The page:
Neck lift surgery aims to tighten the flaccid skin in the submandibular and upper neck region and also pull the deeper tissues of the area such as the cervical bands taut. It allows the patient to improve the cervical-mandibular angle and also remove the excess submental (under the chin) fat, sometimes in combination with a jowl liposuction.
WHO NEEDS IT?
A Neck Lift procedure is recommended for patients showing marked flaccidity, including the formation of cervical bands (‘turkey neck’), sagging skin and/or the accumulation of submandibular fat. Those usually appear at the age of 45 or older. It is easy to find relatively young people showing an aged appearance due to such factors.
Jowl liposuction is recommended, or a neck lift procedure, for those cases showing significant skin flaccidity.
Sometimes there is no fat component to those symptoms and flaccidity is solved in its entirety by the neck lift technique.
Neck Lift surgery can be done under local anaesthesia supplemented with sedation. General anaesthesia can be provided to patients who don’t wish to stay conscious during the intervention.
Incisions are made in front of the lobe and behind the ears. They can extend to the retroauricular scalp depending on the level of flaccidity of the neck’s skin. From there the submandibular skin is detached to allow access to the muscular-aponeurotic system which is then disected and strengthened.
Any excess skin is resected and stitched with delicate, tension-less suture in order to produce imperceptible scarring.
This procedure also provides, when necessary, a correction of the anterior edges of the Platisma muscle, which are the source of a very typical deformity in the aged neck consisting of two bands of skin along the neck. Usually access to this area is achieved through a 3 cm-wide incision under the chin.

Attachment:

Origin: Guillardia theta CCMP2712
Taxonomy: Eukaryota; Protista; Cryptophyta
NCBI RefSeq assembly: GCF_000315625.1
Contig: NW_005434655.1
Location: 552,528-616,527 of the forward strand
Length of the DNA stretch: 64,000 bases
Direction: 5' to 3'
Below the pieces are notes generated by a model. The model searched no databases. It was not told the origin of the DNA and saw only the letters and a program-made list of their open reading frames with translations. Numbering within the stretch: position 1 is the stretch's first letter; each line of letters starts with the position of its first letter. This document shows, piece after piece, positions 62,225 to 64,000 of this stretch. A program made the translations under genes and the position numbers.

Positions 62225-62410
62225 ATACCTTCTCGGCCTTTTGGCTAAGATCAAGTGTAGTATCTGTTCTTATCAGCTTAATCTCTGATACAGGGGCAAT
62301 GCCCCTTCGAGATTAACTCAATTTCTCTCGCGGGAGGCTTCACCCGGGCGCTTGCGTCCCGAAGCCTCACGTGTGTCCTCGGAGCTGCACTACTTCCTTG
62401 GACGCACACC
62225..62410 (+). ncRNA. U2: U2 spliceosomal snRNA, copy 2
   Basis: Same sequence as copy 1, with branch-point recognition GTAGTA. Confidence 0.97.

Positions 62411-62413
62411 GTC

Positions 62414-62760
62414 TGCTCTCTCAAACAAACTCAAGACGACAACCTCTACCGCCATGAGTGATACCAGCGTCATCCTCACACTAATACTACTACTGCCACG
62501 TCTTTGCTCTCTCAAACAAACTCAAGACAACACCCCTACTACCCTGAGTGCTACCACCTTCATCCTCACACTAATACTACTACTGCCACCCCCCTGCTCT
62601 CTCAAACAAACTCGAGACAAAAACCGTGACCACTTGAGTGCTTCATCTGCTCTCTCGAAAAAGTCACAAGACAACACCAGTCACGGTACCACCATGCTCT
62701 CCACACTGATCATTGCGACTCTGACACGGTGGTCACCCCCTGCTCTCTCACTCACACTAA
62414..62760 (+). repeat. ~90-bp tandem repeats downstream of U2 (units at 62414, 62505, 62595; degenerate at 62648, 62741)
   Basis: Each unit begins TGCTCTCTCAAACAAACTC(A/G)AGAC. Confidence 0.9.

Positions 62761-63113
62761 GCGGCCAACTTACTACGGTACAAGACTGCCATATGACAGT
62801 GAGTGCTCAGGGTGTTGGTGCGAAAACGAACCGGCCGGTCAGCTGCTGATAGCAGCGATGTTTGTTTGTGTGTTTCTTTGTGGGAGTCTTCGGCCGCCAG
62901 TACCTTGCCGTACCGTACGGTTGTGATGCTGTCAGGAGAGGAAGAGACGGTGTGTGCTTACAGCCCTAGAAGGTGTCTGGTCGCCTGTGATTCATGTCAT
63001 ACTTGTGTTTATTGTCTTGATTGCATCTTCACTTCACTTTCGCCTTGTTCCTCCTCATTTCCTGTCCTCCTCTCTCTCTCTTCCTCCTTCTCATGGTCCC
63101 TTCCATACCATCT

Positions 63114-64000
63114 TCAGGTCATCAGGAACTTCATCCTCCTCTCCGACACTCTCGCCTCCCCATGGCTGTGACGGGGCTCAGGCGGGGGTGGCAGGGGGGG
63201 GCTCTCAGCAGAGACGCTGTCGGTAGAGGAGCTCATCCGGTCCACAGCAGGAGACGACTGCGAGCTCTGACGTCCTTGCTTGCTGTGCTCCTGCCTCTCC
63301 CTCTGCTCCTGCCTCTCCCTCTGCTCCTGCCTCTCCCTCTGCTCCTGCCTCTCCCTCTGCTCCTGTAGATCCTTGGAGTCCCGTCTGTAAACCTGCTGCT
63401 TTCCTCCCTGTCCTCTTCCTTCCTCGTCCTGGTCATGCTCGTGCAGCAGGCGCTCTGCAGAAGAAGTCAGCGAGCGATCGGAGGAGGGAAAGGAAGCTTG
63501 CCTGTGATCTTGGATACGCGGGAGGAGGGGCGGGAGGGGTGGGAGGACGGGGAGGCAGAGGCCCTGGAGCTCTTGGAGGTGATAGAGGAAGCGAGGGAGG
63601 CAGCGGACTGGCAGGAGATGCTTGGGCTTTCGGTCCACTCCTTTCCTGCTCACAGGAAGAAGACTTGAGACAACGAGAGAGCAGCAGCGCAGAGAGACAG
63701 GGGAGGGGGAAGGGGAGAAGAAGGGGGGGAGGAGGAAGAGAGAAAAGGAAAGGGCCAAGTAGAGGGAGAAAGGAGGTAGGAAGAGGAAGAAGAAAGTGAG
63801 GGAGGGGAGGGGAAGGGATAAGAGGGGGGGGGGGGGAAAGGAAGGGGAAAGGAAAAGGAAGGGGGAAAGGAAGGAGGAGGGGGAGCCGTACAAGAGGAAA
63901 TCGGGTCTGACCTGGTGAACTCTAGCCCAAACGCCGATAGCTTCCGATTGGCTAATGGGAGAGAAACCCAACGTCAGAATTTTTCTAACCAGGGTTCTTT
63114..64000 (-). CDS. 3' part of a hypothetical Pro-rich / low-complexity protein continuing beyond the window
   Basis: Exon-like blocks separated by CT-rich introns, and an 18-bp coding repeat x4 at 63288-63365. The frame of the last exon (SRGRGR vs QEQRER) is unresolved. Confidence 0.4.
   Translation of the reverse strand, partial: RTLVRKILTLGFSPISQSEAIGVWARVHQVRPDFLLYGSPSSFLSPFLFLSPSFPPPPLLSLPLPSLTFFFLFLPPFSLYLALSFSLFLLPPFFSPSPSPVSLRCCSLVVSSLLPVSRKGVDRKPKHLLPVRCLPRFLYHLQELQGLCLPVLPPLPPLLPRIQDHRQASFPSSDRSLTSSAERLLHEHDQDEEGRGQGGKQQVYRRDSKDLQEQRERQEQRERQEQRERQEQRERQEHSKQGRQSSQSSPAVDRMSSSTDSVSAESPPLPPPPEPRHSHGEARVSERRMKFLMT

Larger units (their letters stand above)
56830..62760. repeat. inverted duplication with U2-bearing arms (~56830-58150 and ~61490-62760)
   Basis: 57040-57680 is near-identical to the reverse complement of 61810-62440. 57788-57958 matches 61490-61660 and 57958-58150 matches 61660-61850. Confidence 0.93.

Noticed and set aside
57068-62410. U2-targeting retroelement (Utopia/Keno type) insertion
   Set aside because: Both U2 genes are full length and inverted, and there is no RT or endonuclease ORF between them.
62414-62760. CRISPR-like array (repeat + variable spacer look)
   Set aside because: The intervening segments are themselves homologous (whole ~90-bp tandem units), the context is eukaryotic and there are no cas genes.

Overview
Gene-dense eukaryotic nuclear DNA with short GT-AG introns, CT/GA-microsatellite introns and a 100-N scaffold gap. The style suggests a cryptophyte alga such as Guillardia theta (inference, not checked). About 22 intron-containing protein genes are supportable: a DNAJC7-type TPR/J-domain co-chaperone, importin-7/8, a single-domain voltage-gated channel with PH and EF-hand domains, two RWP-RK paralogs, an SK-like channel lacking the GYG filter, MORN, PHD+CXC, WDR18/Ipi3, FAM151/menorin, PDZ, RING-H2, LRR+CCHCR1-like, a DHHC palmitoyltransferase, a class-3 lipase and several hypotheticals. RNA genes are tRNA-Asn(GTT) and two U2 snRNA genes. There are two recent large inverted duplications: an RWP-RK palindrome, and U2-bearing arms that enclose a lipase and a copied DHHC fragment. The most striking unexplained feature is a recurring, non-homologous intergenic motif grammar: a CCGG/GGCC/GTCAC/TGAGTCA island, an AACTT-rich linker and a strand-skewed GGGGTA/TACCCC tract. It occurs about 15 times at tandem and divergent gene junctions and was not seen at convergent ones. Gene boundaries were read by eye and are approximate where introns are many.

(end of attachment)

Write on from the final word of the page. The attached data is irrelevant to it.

DURATION OF THE PROCEDURE
It lasts about an hour and a half to two hours, requiring 24 hours of hospitalisation.
Recovery time is not painful, with patients alluding to discomfort and tightness at most. The bandages are removed 24-48 hours later and replaced with a compressive garment (an elastic band) to accommodate the tissues to the new position and contain the edema.. This band will be kept in place for a week. There will be ecchymosis (bruising) which will disappear between the 7th and 10th day after the procedure.
Infection is a risk associated to any surgical procedure and is prevented through the use of antibiotics.
Blood accumulations under the detached skin (haematoma) can appear. They must be evacuated to avoid the formation of fibrosis, hardness and skin retraction in the intervened area. Those accumulations should not be confused with bruising (ecchymosis), typical of any surgical intervention.
Nervous system alterations are not frequent. They can appear when dissection is performed on an incorrect plane. This usually happens when visibility is difficult due to profuse bleeding.
Heavy smoking patients can show loss of retroauricular skin due to alterations in blood microcirculation that make the wound healing process difficult.
Do not ingest Aspirin or derivatives a week before surgery. It is useful to supplement the patient’s diet with vitamin A, E and C for two weeks before the intervention. Smokers ought to stop smoking fifteen days before surgery or at least reduce their tobacco consumption a month before.
After surgery, applying cold to the intervened area and using compression garments can greatly diminish the edema.